Klara Moricz (Section 01)
(Offered as MUSI 442 and EUST 313.) Russian music has long been a staple of the repertory of "classical music" in the concert halls of the world, but the relationship of the seductive sounds of this music to the complex culture that produced it is rarely understood outside of Russia. This course examines connections between Russian culture and Russian music through in-depth analysis of individual works of music and reading of related canonic texts. Starting with the emergence of Russian nationalism and the nationally motivated myths of Pushkin and Glinka in the 1830s, we will critically assess the achievements of the Russian national school in music in the nineteenth century; explore the Western face of Russian art through the showcases of Diaghilev's Russian Ballet in Paris in the first decades of the twentieth century; follow the cataclysmic changes in cultural politics after the October Revolution and their effect on music; and take a close look at musical politics during the years of Stalinist terror. Composers to be discussed include Glinka, Mussorgsky, Borodin, Balakirev, Rimsky-Korsakov, Tchaikovsky, Stravinsky, Prokofiev, and Shostakovich. Fulfills either the departmental seminar requirement or the comprehensive exam requirement for the major.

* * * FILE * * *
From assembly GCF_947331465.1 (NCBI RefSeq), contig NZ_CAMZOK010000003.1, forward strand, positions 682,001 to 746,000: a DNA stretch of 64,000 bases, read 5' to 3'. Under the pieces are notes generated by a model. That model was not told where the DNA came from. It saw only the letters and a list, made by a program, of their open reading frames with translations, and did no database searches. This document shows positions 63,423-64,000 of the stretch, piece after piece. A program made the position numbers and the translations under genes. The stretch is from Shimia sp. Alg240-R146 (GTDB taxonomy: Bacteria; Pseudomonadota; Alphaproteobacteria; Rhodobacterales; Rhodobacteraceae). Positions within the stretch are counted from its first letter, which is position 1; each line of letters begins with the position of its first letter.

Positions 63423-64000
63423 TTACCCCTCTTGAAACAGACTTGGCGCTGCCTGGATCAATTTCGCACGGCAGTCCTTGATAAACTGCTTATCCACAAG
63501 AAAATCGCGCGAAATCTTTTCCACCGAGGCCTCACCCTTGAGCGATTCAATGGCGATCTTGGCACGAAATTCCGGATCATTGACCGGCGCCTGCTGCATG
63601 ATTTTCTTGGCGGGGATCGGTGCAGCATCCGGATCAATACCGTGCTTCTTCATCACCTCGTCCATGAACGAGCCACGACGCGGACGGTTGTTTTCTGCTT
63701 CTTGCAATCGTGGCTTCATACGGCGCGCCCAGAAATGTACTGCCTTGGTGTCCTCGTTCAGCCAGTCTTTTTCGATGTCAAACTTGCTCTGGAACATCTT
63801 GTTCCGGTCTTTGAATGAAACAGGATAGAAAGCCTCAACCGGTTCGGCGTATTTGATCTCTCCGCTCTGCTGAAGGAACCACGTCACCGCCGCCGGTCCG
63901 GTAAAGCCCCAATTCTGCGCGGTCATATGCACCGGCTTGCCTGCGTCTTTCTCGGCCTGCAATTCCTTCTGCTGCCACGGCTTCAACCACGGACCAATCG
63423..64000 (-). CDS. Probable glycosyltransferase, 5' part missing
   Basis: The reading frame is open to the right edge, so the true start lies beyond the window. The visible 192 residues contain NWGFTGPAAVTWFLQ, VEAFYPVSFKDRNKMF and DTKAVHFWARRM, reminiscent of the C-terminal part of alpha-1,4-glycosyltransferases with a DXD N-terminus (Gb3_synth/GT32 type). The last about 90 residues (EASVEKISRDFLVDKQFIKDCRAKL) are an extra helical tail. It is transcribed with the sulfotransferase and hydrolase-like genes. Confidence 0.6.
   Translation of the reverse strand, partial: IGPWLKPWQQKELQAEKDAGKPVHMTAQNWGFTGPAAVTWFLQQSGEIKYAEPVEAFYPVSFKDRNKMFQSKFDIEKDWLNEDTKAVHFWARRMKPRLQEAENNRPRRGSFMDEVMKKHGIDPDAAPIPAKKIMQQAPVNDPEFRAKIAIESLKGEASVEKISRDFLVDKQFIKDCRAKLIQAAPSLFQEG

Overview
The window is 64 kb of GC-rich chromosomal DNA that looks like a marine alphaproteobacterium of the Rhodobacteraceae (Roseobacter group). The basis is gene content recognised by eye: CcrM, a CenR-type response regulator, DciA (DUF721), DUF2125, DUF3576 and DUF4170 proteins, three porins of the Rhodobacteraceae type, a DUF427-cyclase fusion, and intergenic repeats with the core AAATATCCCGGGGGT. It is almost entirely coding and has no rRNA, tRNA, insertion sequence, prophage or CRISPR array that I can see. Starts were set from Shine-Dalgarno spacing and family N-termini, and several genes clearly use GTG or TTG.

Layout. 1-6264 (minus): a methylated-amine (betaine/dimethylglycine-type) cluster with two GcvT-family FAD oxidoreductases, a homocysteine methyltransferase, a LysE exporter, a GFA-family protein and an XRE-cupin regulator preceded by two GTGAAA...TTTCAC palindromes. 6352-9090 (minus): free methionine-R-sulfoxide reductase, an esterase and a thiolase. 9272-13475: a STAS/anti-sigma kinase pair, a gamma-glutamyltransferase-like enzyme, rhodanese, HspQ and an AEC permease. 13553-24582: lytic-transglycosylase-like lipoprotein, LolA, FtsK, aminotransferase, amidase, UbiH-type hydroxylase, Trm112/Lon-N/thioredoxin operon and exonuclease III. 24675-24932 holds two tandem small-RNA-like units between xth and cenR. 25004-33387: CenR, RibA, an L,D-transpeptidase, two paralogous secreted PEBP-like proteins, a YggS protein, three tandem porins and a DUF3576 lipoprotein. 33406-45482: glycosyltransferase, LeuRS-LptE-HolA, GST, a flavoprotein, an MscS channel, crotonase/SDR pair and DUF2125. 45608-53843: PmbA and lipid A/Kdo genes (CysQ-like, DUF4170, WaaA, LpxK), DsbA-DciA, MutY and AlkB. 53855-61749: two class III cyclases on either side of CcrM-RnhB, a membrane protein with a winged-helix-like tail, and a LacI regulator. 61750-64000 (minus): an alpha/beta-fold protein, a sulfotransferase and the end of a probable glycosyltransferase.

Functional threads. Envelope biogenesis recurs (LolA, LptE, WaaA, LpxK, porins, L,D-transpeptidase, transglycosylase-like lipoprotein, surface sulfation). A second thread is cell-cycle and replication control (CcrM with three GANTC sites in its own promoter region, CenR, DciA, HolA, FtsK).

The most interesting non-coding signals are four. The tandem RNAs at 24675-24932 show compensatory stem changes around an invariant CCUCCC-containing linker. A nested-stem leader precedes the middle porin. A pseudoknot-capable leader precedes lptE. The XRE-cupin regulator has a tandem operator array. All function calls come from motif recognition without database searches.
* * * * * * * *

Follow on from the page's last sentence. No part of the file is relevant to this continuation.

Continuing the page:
Requisite: MUSI 242 or consent of the instructor. Fall semester. Valentine Professor Móricz.